Early Hunger Games Reviews Label It One Of The Year’s Best Films
Going into it, I think most assumed that the upcoming Gary Ross directed adaptation of The Hunger Games would be good, I just don’t think most thought it would be this good. Early reviews are hitting the internet for the film and, so far, there hasn’t been a single negative notice. With dozens of reviews available critics seem to be falling hard for Hunger Games.
On Rotten Tomatoes the movie currently has a stunning 100% fresh rating. While that’s sure to dip over the course of this week as a few predictably cranky naysayers chime in, don’t expect it to fall a lot. The Hunger Games is apparently more than just a good adaptation of Suzanne Collins’ dystopian future battle to the death, it’s a legitimately great feature film.
See for yourself. We’ve put together a breakdown of some of the most worthwhile Hunger Games reviews. Read these and check back for GFR’s take on the film later this week.
“Ross and crew succeed in converting Collins’ best-selling text to the screen, and fans should reward their efforts. When it comes to The Hunger Games, the odds are ever in this film’s favor.” – Sean O’Connell, Cinema Blend
“THE HUNGER GAMES is sure to please the many fans of the books yet it strives to be more than that. With a lesson in empathy, there is a sense that this kind of reality may be close at hand in our own civilization. The need for blood and the entertainment of seeing the worst in society is merely a preview as to what we might become.” – JimmyO, JoBlo.com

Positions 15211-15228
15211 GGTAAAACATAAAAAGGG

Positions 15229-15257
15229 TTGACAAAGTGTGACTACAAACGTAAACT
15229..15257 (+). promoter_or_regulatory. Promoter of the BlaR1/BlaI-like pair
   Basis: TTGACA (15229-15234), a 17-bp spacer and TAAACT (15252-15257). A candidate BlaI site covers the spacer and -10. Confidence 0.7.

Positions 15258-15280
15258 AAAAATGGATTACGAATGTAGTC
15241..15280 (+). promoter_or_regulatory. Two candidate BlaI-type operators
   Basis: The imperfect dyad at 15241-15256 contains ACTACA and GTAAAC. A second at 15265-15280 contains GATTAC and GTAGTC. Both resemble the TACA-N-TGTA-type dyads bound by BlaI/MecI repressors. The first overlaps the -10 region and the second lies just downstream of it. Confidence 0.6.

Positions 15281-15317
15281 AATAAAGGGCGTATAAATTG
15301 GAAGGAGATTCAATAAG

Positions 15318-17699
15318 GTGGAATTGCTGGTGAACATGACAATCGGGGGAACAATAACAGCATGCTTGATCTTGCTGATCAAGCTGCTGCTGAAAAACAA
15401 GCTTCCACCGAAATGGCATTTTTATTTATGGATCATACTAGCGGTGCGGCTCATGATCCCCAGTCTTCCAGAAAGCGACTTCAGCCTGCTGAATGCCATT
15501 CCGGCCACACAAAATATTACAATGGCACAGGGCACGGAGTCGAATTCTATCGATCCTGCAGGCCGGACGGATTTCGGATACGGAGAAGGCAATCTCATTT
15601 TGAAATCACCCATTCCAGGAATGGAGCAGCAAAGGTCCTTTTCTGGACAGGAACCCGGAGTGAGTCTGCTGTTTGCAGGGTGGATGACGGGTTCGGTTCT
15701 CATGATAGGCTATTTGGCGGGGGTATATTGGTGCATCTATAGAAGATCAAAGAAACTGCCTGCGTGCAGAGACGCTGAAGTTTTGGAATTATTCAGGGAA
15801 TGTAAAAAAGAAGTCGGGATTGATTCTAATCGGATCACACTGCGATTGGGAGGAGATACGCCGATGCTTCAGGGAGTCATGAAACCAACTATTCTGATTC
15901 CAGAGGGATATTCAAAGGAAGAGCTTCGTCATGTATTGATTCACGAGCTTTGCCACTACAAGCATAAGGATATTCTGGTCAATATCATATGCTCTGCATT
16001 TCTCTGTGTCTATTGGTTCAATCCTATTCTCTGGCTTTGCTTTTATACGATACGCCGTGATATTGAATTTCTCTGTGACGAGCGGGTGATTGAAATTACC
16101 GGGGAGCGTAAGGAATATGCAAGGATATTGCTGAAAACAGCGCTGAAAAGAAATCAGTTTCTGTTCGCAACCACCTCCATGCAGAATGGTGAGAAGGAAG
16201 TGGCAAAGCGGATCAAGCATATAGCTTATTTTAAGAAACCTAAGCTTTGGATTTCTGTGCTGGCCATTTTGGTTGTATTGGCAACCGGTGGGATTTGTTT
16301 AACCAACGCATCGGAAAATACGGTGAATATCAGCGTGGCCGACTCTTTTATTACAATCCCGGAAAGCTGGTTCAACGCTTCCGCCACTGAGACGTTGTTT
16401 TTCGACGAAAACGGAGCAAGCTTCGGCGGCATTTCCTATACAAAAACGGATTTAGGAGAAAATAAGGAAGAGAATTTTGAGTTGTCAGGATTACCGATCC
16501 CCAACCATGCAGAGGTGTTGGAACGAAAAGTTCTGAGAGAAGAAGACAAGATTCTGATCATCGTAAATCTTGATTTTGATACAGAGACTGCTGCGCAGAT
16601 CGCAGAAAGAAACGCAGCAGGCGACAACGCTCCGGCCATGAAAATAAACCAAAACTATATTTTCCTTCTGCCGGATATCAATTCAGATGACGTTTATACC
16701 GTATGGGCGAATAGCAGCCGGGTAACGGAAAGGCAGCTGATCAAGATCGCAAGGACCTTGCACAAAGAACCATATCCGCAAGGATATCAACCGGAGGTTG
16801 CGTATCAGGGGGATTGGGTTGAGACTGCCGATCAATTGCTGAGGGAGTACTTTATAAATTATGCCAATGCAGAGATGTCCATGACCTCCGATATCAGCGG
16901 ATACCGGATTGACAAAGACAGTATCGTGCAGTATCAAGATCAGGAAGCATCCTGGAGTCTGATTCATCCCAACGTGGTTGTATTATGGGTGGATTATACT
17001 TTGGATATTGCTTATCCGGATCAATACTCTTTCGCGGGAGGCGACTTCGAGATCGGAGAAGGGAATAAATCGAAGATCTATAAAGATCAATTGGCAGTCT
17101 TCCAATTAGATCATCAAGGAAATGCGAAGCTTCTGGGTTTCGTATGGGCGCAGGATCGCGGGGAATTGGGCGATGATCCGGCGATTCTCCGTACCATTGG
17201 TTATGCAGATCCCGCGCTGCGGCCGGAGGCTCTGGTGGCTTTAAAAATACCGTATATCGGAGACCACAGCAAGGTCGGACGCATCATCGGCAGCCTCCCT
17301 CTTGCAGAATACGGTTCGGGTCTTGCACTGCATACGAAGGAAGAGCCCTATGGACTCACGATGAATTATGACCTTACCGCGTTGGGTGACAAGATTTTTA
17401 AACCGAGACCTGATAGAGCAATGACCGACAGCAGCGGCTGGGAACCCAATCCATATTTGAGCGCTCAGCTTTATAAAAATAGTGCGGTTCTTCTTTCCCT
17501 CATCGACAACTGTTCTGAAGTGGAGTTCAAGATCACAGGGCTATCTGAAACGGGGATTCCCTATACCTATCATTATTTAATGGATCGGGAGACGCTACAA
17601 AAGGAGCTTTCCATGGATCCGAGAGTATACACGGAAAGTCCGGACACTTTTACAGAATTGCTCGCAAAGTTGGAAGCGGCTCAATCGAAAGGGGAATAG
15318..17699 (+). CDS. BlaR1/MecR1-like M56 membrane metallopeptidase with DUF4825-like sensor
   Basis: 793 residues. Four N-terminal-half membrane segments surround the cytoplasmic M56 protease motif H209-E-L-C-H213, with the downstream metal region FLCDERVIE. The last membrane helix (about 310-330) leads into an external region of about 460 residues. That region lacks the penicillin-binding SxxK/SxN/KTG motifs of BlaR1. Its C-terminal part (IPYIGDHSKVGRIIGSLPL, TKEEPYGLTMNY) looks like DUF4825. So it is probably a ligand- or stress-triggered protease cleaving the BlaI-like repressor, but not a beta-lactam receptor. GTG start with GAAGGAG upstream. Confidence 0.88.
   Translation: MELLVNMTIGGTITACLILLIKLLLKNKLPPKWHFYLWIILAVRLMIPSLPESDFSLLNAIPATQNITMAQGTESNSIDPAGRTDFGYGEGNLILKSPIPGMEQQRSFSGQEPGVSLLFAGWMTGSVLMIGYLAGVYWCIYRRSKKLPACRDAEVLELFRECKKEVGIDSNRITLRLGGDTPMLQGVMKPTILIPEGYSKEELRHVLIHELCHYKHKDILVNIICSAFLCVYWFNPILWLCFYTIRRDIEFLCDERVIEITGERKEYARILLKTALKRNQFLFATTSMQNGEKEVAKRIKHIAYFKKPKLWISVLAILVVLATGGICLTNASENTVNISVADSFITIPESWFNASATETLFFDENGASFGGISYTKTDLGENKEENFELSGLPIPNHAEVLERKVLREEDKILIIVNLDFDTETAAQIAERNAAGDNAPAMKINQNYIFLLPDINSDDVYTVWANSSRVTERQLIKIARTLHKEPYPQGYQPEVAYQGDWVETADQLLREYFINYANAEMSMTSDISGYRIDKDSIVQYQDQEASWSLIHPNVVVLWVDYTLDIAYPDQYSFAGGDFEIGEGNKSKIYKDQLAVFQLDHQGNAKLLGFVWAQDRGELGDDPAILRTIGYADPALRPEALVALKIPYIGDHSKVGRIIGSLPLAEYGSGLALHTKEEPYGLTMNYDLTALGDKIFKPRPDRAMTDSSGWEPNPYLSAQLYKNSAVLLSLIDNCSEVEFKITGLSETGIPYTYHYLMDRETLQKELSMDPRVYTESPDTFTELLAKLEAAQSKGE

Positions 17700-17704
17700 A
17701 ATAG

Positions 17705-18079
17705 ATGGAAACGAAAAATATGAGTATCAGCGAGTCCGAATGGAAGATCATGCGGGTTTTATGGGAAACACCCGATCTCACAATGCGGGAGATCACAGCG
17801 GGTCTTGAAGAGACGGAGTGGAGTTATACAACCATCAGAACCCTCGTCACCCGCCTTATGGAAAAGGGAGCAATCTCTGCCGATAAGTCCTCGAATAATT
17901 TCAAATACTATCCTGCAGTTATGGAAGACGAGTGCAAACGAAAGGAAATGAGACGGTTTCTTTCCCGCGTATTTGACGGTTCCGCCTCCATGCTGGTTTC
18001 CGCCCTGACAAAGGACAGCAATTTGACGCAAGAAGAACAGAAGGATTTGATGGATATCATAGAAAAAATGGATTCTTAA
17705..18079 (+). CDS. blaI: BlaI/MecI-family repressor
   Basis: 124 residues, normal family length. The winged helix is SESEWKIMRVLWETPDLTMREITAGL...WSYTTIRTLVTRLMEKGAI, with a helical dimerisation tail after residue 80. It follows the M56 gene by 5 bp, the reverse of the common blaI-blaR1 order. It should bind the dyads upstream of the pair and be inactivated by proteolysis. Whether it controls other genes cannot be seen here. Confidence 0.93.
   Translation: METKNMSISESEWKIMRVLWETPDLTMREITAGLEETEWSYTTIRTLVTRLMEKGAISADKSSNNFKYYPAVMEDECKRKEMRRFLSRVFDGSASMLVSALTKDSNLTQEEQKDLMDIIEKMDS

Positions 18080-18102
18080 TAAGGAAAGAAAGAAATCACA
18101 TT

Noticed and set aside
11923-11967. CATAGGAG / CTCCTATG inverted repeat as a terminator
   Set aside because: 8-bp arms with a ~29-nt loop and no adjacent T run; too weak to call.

“As thrilling and smart as it is terrifying. There have been a number of big-gun literary series brought to screen over the past decade. This slays them all.” Olly Richards, Empire Online
“…the grit, gravity and empathy on display fuse into something fresh. There’ve been many, many survival-as-sport movies – The Most Dangerous Game, Punishment Park, Battle Royale, Series 7: The Contender – but The Hunger Games finds new ways to play.” Matthew Leyland, Total Film
“Science fiction’s defenders refer to the genre, in its highest moments, as “a literature of ideas.” The irony is that on film, the ideas in science fiction are often shoved to the back seat in favor of letting the images take the wheel—whether you think that the Transformers series is trash or treasure, the films’ only big idea is “Robot trucks are cool.” But in The Hunger Games, the film adaptation of Suzanne Collins’ best-selling novel (itself the first in a trilogy), the ideas and the characters drive the story.” James Rocchi, Box Office Magazine